Let's hope resolutions are stuck to in 2013
"A new year's resolution is when you try to get better at something," according to the children in this week's Kids Talk - spelling, times tables, being tidier at home, not fighting with your brothers or sisters (page 42). Whether it's Primary 5 pupils or the education secretary in our lead Comment (page 31), the principle is the same.
Michael Russell writes about his goals for 2013 - a school system that carries on with the transformation that Curriculum for Excellence has brought; an agreement on McCormac's report on teachers' pay and conditions; a children's bill that will help to create the best place in the world for young people to grow up and a post-16 education bill that will help to focus on employment for young people.
But he also writes about his fear of teacher action on pensions that could jeopardise those ambitions: "We have come so far that we should not risk any action that could adversely affect taking our ambitions forward in the very best way we can."
The aspirations are good - and the intentions, no doubt. But it will take the utmost political skill, integrity and determination to see them through. It is not enough for the minister to invoke the "appalling behaviour of Westminster on pensions" or the "Lib Dem austerity cuts on the Scottish budgets" when the Scottish government's resolutions fail, or to state that "circumstances and finance have conspired" to thwart them. Nor is it likely to satisfy the teacher unions.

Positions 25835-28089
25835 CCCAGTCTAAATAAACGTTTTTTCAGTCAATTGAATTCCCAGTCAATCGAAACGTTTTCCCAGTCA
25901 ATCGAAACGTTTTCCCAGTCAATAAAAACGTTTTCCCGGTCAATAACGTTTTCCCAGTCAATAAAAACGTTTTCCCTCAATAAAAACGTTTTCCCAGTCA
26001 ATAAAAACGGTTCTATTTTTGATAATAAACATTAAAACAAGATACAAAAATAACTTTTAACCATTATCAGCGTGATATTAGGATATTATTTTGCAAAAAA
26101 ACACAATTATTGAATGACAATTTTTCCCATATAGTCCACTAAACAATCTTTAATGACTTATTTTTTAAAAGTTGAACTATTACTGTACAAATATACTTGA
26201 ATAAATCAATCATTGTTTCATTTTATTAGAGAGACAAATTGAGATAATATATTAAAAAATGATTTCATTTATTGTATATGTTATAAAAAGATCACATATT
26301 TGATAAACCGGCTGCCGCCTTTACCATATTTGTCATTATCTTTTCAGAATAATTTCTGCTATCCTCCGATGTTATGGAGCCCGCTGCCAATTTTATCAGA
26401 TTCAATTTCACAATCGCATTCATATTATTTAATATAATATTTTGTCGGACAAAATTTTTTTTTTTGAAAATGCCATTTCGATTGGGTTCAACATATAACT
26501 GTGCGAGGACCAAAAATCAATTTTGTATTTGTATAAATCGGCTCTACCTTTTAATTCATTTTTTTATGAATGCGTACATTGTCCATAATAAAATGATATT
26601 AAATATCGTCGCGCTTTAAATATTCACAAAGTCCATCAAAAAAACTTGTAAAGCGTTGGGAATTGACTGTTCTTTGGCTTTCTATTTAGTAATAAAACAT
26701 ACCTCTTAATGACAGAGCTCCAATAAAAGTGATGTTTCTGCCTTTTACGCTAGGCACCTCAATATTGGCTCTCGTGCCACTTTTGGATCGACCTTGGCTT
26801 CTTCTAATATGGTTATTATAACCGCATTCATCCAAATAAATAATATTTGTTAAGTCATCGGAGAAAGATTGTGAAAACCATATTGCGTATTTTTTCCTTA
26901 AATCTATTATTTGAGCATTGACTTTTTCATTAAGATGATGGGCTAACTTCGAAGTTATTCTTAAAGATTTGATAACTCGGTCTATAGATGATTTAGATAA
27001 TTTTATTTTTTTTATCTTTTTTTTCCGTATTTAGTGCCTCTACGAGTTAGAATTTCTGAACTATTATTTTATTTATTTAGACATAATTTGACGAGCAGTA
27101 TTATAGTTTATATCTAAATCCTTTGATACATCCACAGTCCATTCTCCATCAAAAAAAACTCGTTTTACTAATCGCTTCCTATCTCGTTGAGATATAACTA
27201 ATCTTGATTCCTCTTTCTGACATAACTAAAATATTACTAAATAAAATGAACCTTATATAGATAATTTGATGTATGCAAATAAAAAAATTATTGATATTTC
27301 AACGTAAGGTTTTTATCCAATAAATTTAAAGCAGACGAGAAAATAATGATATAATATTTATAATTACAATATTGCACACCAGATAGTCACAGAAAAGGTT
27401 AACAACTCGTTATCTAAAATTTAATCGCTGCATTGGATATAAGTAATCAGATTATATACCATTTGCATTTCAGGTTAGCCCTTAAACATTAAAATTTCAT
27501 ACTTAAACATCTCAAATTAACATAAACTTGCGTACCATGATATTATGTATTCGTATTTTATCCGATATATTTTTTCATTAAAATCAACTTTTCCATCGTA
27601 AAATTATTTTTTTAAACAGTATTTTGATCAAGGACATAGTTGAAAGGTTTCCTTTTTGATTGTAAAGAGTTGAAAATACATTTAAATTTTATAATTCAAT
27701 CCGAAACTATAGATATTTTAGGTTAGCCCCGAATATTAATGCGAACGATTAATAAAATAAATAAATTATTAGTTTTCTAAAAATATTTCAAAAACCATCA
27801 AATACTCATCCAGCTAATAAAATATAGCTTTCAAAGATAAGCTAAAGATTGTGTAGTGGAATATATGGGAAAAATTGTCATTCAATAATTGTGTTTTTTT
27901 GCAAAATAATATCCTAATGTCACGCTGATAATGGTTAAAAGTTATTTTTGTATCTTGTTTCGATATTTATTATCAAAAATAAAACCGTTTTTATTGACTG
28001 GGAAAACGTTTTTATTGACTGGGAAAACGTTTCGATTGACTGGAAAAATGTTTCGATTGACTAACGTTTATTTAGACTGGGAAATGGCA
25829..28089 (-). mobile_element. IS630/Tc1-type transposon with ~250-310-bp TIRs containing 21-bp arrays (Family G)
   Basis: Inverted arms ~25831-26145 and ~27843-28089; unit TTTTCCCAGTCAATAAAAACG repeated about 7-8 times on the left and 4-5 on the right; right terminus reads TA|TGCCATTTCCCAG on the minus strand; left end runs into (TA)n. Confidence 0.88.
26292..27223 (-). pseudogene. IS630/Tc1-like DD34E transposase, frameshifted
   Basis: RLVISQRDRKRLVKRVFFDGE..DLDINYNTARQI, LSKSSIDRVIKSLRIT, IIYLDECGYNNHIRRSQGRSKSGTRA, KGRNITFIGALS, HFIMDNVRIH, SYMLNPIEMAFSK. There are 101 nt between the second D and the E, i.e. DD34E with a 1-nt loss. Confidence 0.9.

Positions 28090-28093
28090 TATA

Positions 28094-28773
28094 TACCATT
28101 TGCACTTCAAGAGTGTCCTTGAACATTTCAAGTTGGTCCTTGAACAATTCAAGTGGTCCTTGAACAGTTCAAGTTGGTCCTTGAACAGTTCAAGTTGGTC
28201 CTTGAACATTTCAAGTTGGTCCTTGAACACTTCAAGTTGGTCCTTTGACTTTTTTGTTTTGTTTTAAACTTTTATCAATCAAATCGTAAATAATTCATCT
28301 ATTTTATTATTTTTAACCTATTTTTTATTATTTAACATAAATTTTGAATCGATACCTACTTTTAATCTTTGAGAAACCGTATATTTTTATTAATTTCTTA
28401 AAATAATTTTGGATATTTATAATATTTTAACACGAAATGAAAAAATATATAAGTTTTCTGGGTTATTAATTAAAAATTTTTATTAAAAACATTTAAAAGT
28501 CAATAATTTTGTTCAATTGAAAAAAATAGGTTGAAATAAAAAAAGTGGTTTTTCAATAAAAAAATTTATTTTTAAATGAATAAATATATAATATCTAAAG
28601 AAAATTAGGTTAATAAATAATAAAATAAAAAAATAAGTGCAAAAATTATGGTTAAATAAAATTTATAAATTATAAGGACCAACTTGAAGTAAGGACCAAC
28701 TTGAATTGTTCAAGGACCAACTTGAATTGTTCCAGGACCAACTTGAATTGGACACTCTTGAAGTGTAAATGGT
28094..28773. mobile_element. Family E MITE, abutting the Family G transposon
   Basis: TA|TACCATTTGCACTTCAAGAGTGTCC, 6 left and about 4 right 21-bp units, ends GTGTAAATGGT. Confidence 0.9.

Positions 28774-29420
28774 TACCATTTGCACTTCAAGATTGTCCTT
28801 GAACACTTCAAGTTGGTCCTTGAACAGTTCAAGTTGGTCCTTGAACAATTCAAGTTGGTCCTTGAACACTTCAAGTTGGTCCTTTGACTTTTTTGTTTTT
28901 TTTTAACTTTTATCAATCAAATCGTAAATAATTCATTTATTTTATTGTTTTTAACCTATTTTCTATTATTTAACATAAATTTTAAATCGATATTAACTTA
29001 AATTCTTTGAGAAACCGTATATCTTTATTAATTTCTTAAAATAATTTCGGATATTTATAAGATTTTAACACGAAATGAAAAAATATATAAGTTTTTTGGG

Whatever one might think of the UK government, these are the realities that face the Scottish government and with which it has to deal. That is why it was elected - and if the SNP government wants to show that it can stand up for Scottish interests, it needs to demonstrate that it can manage the hand it is given. Nor can the minister blame teachers if they take action when they feel their government has let them down.
Excellent leadership is the hallmark of an excellent school and required at every level, writes Mr Russell. It is even being taught to pupils in this week's feature (page 18), where they have to decide on the values that matter - honesty and trust come top of the list - and confront the challenges that face them. It is also the hallmark of an excellent government.
So what do we look for in our political leaders in 2013? Honesty and trust are good values to start with. And a fair deal - for all teachers - on pensions, pay and conditions would be good to follow.
We have to hope young Michael in Kids Talk is being overly cynical when he states: "I think adults sometimes don't stick to what they want to do. They forget their new year's resolutions so quickly because they don't want to do them."